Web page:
V. Vale on the Blue + Green BallSaturday night there was a benefit for Todd which drew 700-plus people. Dozens of SRL crew and friends transformed SOMARTS' cavernous space into a shimmering carnival. Only someone who has put on such a large-scale event can appreciate what it takes to pull it off. The result was an amazingly diverse and fun "family-plus reunion" - all for the best of causes. (Matt Heckert, Chico McMurtrie, ex-SRL person Pam, D.A. Therrien & son, Barry Schwartz & tyke, appeared.) Everything got done: the press releases, website, poster, postcards (great graphic design), numerous displays, lighting, signs, installation designs, booths, two bars, entertainment, a DJ, unobtrusive security folk -- the works. And don't forget the booth-minders and clean-up crew afterwards -- kind of unsung heroes of the event.
Follow us as we take a tour of the event - part of the time we were with our friends Naut Humon and Li Alin. We proceeded up a walkway to the right of the large SOMARTS warehouse building (long ago, SRL did a show here). First, there was the "admissions table" smack-dab in the middle of the sidewalk -- run by Babalou, Jill Miller, Sarah Filley, Ami Sun, and more -- these hardy folks had to sit outside for hours in semi-freezing weather til midnight, taking the $10 donations. A labor of love -- especially because they didn't get to see and hear what was going on in the two big SOMARTS rooms.
Straight ahead in the rear courtyard, populated by nicotine addicts, was Kimric Smythe's beautiful "Neverwas Steam Car" which raised $300 selling steam-cooked hotdogs - they smelled delicious. (Yes, the steam car was "reconfigured" to cook hot dogs). It occasionally emitted loud antique horn noises to ensure everyone adjacent stayed awake. Across from it was Kent's Mule Art Car (with cute fuzzy "burros" - one holding a dangling bra?) which added atmosphere, plus the covered wagon provided a little hideaway where couples could "get away from it all." There was a beautifully designed "Blair's Bar" with flame-emitting towers (made by Jon Sarriugarte) on either side -- a good tip could be celebrated by bursts of flame from the towers. This was staffed by Brian / Amy Jenkins and Ellen. Rich of Sciortino Design Group made the vintage-looking bar sign which looked like it was teleported straight from the 1848 Gold Rush days.
In the middle of the courtyard were three amazing "Zen Fire Gardens" - blue flames whirling around in a circle inside metal box stands [by Jon Sarriugarte], perpetually surrounded by people talking while warming their hands. I saw someone blowing on the blue flames to see if they would go even faster. This reminded me of those horizontal water installations where water flows amazingly fast over the edge of a fountain (and presumably gets recycled to flow again).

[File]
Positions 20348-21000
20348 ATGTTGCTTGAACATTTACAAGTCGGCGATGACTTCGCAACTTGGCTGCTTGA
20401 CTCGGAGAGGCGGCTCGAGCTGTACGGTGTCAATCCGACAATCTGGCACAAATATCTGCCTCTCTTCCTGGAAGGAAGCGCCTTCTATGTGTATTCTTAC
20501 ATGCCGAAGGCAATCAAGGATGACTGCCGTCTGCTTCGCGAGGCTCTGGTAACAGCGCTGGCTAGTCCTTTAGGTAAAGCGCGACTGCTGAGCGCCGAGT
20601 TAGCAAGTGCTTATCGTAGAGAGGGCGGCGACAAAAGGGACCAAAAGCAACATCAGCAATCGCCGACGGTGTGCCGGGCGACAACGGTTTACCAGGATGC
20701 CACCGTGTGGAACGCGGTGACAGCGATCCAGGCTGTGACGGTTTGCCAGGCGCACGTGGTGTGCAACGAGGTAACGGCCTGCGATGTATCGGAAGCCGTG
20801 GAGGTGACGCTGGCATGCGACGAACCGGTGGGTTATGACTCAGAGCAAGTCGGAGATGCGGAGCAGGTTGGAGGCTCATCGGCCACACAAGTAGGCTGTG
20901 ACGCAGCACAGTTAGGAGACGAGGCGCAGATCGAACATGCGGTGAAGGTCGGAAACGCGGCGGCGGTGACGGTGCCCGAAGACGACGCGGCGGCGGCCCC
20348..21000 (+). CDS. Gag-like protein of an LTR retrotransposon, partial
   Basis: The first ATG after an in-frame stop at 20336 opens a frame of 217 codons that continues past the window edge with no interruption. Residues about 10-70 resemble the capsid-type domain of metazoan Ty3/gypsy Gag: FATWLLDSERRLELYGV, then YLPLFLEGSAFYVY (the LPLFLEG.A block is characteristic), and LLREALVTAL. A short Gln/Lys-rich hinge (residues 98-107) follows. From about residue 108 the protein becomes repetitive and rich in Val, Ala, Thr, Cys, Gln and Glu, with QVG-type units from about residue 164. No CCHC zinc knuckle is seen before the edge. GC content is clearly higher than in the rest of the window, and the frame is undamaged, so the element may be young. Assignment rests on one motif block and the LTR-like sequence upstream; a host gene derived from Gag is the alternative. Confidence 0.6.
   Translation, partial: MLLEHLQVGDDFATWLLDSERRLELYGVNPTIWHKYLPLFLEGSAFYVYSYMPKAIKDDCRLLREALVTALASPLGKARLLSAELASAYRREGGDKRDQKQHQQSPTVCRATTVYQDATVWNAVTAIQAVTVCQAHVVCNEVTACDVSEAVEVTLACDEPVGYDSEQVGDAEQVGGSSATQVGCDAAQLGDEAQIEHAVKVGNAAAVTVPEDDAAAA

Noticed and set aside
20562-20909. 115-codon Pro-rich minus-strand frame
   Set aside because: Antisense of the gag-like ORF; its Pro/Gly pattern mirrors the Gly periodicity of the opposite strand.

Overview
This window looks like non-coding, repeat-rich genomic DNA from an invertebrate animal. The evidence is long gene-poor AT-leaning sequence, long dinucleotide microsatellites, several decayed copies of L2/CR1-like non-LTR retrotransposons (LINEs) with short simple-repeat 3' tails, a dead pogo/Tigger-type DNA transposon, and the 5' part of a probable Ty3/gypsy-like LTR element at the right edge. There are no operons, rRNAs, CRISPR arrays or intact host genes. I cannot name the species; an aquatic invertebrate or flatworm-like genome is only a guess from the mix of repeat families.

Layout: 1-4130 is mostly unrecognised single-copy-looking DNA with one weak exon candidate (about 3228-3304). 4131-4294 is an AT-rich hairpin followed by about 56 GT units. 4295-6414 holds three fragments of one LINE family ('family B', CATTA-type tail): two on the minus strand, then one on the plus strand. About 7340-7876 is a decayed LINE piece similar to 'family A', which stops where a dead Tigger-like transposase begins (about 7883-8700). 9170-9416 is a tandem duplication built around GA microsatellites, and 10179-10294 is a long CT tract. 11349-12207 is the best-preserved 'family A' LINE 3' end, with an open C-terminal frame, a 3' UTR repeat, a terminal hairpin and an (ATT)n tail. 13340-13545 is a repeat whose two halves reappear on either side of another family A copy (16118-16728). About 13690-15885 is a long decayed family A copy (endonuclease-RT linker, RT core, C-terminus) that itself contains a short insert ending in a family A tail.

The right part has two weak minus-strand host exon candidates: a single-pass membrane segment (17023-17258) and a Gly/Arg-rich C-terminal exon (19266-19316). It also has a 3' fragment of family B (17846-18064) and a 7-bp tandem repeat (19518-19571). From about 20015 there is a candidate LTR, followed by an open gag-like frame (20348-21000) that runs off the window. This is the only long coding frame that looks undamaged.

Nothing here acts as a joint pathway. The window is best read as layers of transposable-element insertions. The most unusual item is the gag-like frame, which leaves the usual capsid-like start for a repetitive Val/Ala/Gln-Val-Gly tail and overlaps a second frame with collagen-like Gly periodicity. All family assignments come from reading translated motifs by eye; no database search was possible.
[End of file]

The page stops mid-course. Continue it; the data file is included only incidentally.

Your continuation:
The first building entrance on the left led to a booth manned by Mark Pauline (green shirt), Amy Critchett (blue dress) and friends selling SRL T-shirts made especially for the Todd Blair benefit. In the same room Marc Powell, Bobbie & Neal Pauline & offspring, and others served blue and green food - all of it unusual and delicious - maybe there are recipes posted at www.foodhacker.com? We saw an amazing drag queen, Frank Olivier, in a pink dress on stilts - she must have been ten feet tall. Continuing left down the ramp past the bathrooms, we turned right to the main auditorium space with a stage and lights to the right. (At the beginning, onstage, DJ Vordo did his loud "thing" warming up the crowd and the room.) Toward the back of the auditorium on the left was the Bazaar booth, filled with all kinds of sparkling items, including Last Gasp book donations - Chris Felver's 9"x12" book of "Beat" photographs looked especially appealing. Michael Dingle and friends ran a small but beautiful little bar across from it (was this another Jon Sarriguarte / Alpha Fox creation?).
In the very back were metal sculptures plus a live music area -- we saw an energetic drummer doing a solo act (also hitting an electric guitar) to much applause; was he Moe! Staiano - dada percussionist (formerly of Sleepytime Gorilla Museum)? Across from the Silent Auction booth, we at RE/Search set up a table manned by Elie and May from France, and next to us Ethan Port of F-Space also set up a table - all proceeds went to Todd, of course. (At the evening's end I worked the table and met a circus performer named Emily who said she had stayed up all night reading the RE/Search Daniel P. Mannix book, "Memoirs of a Sword Swallower" - that was some of the only feedback ever received on that title. Maybe only circus performers can appreciate it... RE/Search books sold this evening were "Modern Pagans," "J.G. Ballard Conversations," the limited edition hardback "Industrial Culture Handbook," and a lim. ed. DVD of Roboexotica 2006 just edited by Marian Wallace.)
Continuing a tour of the SOMARTS building, we went back to the large room behind the stage, and headed straight to a small "Healing" room behind it, where adults and children were busy making greeting cards, collages, and other tributes to send to Todd. Signs saying "Thoughts," "Wishes," and "Blessings" were on the walls; in one corner was a beautiful fabric-draped altar with candles burning. Rugs on the floor, a sofa and an antique chair made for a very child-friendly, cozy environment - meanwhile, everyone was silently working on projects. In one corner a woman was nursing a tiny baby. This room was set up by Wendi Prentiss and Rebecca Cates.
The large room displayed all the more upscale art donations, well-lit, and collectors were making their bids, sipping cocktails, and talking to artists. Beautiful, large, full-color blow-ups from SRL shows were for sale, plus art by Stelarc, Lynn Hershman, Eduardo Kac, and many other donors. We spotted a table with a full set of MAKE magazines displayed on a white tablecloth. Across the room sat two beautiful pies (including one of the largest apple pies I've ever seen - it smelled divinely, of cinnamon), waiting for folks to bid on Sabrina Merlo and Kevin Binkert's pie-making class. This room was always full.
Now, because Marian Wallace and I were trying to interviews folks for a DVD to send to Todd and Alex posthaste, we missed a number of the entertainment acts. The only place where it was (sort of) quiet and (reasonably) well-lit was a bench and chair just outside the main entrance. Since it was cold, not many people were there, so we had to keep "recruiting" people to drag them outside. Sadly, we missed a lot of the busiest SRL crew who were making the event happen -- and seemingly, without a glitch. A number promised to "find us later," but it didn't happen. Nevertheless, about a dozen people managed to get documented, so we'll soon have SOMETHING to send to Amsterdam, and perhaps post somewhere with help from Karen Marcelo (and Scott Beale when he gets back to town).